We need not decide the merits of this second conspiracy theory, however. IRM did not include the theory in its Statement of Issues presented for review on appeal, and did not mention it in its opening brief before this court. We have repeatedly emphasized that failure to raise a theory as an issue on appeal constitutes a waiver because "consideration of that theory would vitiate the requirement of the Federal Rules of Appellate Procedure and our own local rules that, absent extraordinary circumstances, briefs must contain statements of all issues presented for appeal, together with supporting arguments and citations." Simmons v. Philadelphia, 947 F.2d 1042, 1065 (3d Cir.1991), cert. denied, --- U.S. ----, 112 S.Ct. 1671, 118 L.Ed.2d 391 (1992). Accord Brenner v. United Brotherhood of Carpenters and Joiners of America, 927 F.2d 1283, 1298 (3d Cir.1991). By raising the theory for the first time on appeal in its reply brief, IRM has foreclosed our consideration of this issue and has waived reliance on the theory. See Hoxworth v. Blinder, Robinson & Co., 903 F.2d 186, 205 n. 29 (3d Cir.1990) ("As a general matter, the courts of appeal will not consider arguments raised on appeal for the first time in a reply brief").


Although this court has articulated some distinction between the concepts of standing and antitrust injury, see, for example, Alberta Gas Chemicals, Ltd. v. E.I. Du Pont De Nemours, 826 F.2d 1235, 1240 (3d Cir.1987) ("Once antitrust injury has been demonstrated by a causal relationship between the harm and the challenged aspect of the alleged violation, standing analysis is employed to search for the most effective plaintiff from among those who have suffered loss"), it has acknowledged that "in the sense that plaintiffs who sustain no antitrust injury may not recover, they may be loosely said to lack standing." Id. In Associated Gen. Contractors, the Supreme Court collapsed the two issues into one broad inquiry. See Associated Gen. Contractors, 459 U.S. at 535-544, 103 S.Ct. at 907-911. In this opinion, we refer to standing and antitrust injury interchangeably. As Professors Areeda and Hovenkamp have explained, the "characterizations are largely immaterial" because the concepts are functionally equivalent. Phillip E. Areeda & Herbert Hovenkamp, 1 Antitrust Law p 334.3 at 377 (1991 Supp)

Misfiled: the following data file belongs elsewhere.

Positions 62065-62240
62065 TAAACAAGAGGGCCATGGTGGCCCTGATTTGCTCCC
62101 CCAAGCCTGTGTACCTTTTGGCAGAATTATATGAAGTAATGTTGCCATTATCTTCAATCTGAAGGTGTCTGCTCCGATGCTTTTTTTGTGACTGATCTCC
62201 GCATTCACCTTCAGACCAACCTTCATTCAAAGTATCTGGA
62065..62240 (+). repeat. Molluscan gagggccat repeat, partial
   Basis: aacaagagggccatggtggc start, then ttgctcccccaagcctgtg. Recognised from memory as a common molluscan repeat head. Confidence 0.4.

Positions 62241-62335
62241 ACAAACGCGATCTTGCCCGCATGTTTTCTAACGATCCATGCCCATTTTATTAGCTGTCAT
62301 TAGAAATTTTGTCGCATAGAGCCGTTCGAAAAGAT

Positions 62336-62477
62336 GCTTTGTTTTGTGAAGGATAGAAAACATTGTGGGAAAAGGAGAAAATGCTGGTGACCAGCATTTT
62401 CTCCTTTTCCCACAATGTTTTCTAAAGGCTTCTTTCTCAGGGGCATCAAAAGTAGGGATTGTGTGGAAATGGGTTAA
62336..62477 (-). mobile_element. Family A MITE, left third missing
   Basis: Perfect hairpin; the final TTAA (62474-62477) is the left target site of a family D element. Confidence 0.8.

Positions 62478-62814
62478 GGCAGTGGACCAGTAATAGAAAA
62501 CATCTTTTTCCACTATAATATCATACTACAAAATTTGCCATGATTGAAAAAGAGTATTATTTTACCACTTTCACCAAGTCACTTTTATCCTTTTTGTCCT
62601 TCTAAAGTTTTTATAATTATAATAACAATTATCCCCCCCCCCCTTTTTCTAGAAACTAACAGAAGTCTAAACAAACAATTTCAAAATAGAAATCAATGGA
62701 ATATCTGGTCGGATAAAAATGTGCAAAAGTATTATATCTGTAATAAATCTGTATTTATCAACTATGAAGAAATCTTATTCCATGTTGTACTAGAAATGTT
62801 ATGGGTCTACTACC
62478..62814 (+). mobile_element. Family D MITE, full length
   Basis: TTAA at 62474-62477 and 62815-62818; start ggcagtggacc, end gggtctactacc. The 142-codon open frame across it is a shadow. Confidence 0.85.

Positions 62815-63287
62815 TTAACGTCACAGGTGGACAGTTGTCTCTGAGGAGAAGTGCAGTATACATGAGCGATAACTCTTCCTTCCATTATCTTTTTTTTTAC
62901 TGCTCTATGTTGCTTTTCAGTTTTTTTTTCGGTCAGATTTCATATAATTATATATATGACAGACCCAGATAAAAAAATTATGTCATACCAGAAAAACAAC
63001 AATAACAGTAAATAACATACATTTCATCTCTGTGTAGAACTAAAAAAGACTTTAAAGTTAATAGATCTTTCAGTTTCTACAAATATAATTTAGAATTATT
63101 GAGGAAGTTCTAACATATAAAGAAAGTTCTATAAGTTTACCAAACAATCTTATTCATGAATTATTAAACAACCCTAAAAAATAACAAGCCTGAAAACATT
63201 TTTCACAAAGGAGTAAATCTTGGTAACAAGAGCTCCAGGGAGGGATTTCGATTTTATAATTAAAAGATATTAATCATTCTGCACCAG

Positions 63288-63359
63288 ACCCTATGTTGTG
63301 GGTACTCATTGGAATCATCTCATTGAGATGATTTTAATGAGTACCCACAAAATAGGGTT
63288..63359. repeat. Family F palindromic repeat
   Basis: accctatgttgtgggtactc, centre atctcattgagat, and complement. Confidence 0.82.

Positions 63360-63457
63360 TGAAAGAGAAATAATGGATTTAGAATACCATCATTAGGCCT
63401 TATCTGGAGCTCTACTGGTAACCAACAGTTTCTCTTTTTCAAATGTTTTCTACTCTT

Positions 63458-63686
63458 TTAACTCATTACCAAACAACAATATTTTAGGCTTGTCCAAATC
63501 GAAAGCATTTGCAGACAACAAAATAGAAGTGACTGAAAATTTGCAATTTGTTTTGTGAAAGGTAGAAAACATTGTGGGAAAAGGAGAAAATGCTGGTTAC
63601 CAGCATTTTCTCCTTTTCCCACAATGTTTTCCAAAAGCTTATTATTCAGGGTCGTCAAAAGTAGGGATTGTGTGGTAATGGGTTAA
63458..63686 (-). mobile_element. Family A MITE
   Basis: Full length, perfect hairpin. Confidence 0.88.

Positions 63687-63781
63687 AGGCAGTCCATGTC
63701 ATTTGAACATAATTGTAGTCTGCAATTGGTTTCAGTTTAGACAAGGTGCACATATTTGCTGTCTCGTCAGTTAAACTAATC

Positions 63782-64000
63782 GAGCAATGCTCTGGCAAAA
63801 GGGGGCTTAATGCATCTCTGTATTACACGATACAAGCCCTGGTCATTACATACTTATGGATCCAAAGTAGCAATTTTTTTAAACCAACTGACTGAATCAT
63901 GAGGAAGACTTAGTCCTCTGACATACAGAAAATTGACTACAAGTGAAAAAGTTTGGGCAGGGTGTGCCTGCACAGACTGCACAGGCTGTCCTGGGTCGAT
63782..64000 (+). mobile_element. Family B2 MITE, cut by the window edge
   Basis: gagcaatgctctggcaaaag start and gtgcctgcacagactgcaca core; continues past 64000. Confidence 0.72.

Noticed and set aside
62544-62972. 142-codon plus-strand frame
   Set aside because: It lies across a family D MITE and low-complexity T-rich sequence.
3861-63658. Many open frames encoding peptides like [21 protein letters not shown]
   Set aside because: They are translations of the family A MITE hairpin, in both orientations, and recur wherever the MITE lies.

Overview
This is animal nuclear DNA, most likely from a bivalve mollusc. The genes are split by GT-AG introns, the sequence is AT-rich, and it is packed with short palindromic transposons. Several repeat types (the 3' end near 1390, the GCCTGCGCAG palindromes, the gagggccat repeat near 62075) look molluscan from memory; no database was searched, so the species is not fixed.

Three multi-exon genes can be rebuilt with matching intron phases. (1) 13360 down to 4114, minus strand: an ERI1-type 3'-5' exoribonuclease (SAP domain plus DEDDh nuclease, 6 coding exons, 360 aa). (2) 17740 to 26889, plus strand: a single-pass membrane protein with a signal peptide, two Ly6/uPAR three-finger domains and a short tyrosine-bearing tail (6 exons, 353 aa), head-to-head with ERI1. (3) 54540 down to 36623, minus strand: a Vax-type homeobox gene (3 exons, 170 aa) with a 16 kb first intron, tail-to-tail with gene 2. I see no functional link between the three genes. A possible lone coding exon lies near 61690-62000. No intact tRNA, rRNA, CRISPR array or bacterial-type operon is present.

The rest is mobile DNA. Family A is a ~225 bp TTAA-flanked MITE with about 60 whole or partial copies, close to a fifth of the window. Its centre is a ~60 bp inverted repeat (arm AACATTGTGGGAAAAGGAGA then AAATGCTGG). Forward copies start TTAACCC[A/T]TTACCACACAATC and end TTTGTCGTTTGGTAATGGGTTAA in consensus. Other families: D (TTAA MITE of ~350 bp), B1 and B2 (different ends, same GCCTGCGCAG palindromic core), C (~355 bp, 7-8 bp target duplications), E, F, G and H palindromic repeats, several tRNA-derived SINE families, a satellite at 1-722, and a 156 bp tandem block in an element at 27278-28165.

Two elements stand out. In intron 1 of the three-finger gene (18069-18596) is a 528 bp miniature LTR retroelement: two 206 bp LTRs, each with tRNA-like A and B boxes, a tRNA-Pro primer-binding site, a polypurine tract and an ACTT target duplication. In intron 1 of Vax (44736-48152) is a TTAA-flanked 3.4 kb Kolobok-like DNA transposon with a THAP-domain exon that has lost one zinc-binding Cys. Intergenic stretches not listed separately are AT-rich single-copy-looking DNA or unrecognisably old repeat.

In fact, despite the ruling of the district court that IRM lacked standing, see IRM III, 767 F.Supp. at 693 n. 14, on appeal IRM has not presented an argument that it does have standing to raise this claim. Instead, IRM has merely offered an unsupported assertion that ANSAC's actions in the international soda ash market have reduced competition in the terminalling market. It is well-established that a party cannot avoid summary judgment based on mere allegations in its pleadings. See Celotex Corp. v. Catrett, 477 U.S. 317, 323, 106 S.Ct. 2548, 2552-53, 91 L.Ed.2d 265 (1986). For this reason, as well as those discussed at page 1333, IRM's claim cannot survive a motion for summary judgment


Process had not been served on the other members